Sunday, November 30, 2014

The Vices of Vises

The scene: Waking up 6 hours after a 16 hour whirlwind journey with my fiance Katie and two of our friends to Pittsburgh and back to see the Misfits play.

This morning I did my morning craigslist check to see if there is anything on my wishlist for sale. I found a post vise for sale! Only about an hour drive away and right at my personal top of the budget limit of 100 bucks. I left a voice mail and the seller called back about 20 minutes later. He said he had a bunch of interest from Lancaster, PA, but no one was willing to come down yet.

Of course I drove right back out I-70, right where I was twice in the last 24 hours and I bought it.

Based on the craigslist pictures, its frame and jaws looked to be in great condition but the screw mechanism looked more than a bit shady... It is obviously not the original screw, but it looks like it may be an old repair. These jaws open all the way to 12 inches and maybe more - kind of crazy.

 

 


When I got there, I met the seller Bryan at one of his two large garages. He apparently does furniture restoration and is a sheet metal and auto body work hobbyist. I checked out the vise, and I'm fairly certain that it is indeed not the original screw andthat it was repaired a fairly long time ago. It may not be pretty, but it is functional and the jaws and frame are very nice, The jaws are not perfectly parallel, but they are lined up right vertically and will work for my needs.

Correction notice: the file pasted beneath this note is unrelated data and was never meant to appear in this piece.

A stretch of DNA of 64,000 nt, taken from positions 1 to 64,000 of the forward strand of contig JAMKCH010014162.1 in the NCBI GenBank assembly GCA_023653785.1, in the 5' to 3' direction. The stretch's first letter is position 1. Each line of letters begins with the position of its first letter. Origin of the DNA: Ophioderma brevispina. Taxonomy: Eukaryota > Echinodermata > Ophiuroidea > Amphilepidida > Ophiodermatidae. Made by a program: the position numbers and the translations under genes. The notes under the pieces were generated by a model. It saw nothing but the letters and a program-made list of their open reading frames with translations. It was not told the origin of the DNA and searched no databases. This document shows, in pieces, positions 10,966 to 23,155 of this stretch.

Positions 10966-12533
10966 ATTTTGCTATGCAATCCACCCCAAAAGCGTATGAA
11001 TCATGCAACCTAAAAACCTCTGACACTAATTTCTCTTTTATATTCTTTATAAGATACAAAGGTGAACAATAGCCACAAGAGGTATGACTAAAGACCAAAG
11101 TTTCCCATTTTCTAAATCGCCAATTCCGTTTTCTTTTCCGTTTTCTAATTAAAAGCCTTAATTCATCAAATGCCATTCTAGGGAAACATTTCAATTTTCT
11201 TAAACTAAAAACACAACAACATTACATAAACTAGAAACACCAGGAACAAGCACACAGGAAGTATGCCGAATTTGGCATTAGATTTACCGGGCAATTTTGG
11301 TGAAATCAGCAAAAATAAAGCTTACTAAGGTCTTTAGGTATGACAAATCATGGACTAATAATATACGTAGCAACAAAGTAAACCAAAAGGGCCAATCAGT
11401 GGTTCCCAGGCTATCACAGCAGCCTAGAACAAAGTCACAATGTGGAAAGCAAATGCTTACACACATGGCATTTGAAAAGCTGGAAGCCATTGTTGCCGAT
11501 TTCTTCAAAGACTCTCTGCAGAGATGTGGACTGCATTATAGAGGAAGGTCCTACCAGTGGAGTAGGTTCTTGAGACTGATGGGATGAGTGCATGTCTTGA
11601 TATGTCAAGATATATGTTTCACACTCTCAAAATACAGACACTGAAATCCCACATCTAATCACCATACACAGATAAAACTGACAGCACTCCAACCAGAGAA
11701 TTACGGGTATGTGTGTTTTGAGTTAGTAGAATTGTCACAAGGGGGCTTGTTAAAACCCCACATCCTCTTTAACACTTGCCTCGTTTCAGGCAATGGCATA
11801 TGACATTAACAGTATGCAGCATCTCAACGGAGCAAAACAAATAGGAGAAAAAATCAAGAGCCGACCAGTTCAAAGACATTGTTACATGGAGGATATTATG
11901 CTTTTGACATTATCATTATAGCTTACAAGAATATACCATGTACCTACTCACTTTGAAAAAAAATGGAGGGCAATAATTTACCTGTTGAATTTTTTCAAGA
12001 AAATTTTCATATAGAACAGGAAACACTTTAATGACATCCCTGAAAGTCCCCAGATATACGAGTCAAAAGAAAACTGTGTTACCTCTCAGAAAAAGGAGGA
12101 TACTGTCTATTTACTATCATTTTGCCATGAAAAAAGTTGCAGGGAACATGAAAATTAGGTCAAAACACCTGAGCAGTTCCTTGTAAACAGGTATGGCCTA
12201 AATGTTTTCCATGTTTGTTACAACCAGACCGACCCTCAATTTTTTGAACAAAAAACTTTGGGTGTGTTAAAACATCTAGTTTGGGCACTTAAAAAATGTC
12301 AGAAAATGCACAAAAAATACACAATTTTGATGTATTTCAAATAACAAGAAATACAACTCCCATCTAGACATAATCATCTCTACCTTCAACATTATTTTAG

He showed me some of the neat finds he's made over the years. He has an immense 6 or 8 foot sheet metal brake rated to 12 ga metal and convertible from a finger brake to a leaf brake, and  a Pullmax universal sheet metal machine that dwarfs anything I've ever seen for sheet metal work. To use an SAT analogy:   Hammer and anvil:power hammer::english wheel:Pullmax.

He also showed off a free anvil he saved from his buddy's shop and a neat small cone mandrel on a square shaft that is either a hardy tool or the top of a multi-part floor mandrel.

He promised to let me know of any other blacksmithing finds he makes and I'll keep my eyes out for antique sheet metal hand tools as he collects them.

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